• By the way, did you know that starvation of civilians is against the law of United Nations ? Using sanctions against civilian population as warfare is a crime to humanity....

  • Read it from the archives of the UN and more! 

    Libya vs. UK+USA in front of the International Court of Justice

    As you (hopefully) might have read in the academical thesis on the subject from above, Libya presented its case in front of the International Court of Justice , short ICJ. Libya believed its case to fall into the legal context of the Montreal Convention . This conventions deals with criminal acts in connection with civil aviation, in case more than one state and its jurisdiction is involved. However the ICJ declined to impose provisional measures, as Libya wanted to. This happened in 1992, only a few days before the UN-sanctions came into action.
  • The Homepage of the ICJ

  •  
    In the above mentioned academical thesis, the author specifically deals with the reasons for Libya to invoke the powers of the ICJ, and the reasons for USA/UK not to invoke that kind of legal ways for finding a solution.
    The ICJ made on the 27/02/1998 a statement in its judgment as to whether it is Libya, that has the right to choose the Montreal Convention as a basis for a solution, or whether it is the USA/UK that are obliged to return to the Montreal Convention, and refrain from using international law, i.e. the Security Council.
    If the ICJ would see itself unfit to rule on such an important question in the eyes of international criminal law, then there
    isn't much else for it to do. I think that we in a few years will see a growing need for the ICJ to make such kind of preliminary decisions in order to clear the questions of international criminal law.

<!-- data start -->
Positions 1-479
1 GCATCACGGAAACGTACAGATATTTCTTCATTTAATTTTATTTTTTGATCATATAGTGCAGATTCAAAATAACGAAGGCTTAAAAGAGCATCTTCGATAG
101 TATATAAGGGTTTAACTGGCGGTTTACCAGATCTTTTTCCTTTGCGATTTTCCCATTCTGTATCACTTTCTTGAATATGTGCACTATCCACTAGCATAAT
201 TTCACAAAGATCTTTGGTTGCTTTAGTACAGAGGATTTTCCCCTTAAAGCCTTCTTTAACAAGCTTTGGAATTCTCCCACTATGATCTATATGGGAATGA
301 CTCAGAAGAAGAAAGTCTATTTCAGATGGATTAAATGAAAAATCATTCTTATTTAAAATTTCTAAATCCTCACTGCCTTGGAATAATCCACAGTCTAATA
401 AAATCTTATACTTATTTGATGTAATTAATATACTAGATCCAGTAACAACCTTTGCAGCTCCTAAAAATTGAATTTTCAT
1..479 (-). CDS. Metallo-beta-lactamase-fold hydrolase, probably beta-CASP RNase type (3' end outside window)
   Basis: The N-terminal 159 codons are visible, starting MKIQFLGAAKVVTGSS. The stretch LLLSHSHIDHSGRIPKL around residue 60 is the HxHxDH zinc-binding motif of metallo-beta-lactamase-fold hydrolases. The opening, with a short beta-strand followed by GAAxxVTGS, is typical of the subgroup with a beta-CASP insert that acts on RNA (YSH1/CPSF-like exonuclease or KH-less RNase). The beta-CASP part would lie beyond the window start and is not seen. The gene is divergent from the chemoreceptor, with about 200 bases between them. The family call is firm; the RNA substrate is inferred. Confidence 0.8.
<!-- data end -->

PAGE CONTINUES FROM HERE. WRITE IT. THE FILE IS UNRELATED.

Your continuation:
However, the ICJ in its judgment 27/02/1998 carried Libya's point of view.
    The ICJ ruled, that Libya has the legal right to bring its case in front of the ICJ to clearify legal procedures as to extradition of their own nationals and that the ICJ sees itself fit to handle the question. Libya won the case at the ICj (27/02/1998)- click below to read more!

    Judgment, briefings and explenations of the ICJ-case between Libya and the UK/USA

    The judgment of the ICJ was followed by a big debate in the UN Security Council about the ongoing Lockerbie Crisis.  This happened on the 20th of march 1998. Relatives of victims from PA 103 attended the debate at the UN Security Council as visitors and talked to the press about their views. Jim Swire and D. Cohen, both relatives of victims, didn´t agree on what  should be done now. Libya received big support from all speakers at the debate, except from USA and UK.

    Everything about the UN SC-debate on the Lockerbie Crisis from 20th of March 1998


    Libya and the issue of sanctions - what has been done lately?

    Much has been done to find a solution in the case of UN vs. Libya. Lawyers, politicians, religious peoples, organizations, private persons....all have they somehow tried to find a way to abolish the UN sanctions, devide the facts from the frauds, and not forgetting justice for the victims of Pan Am 103 as well: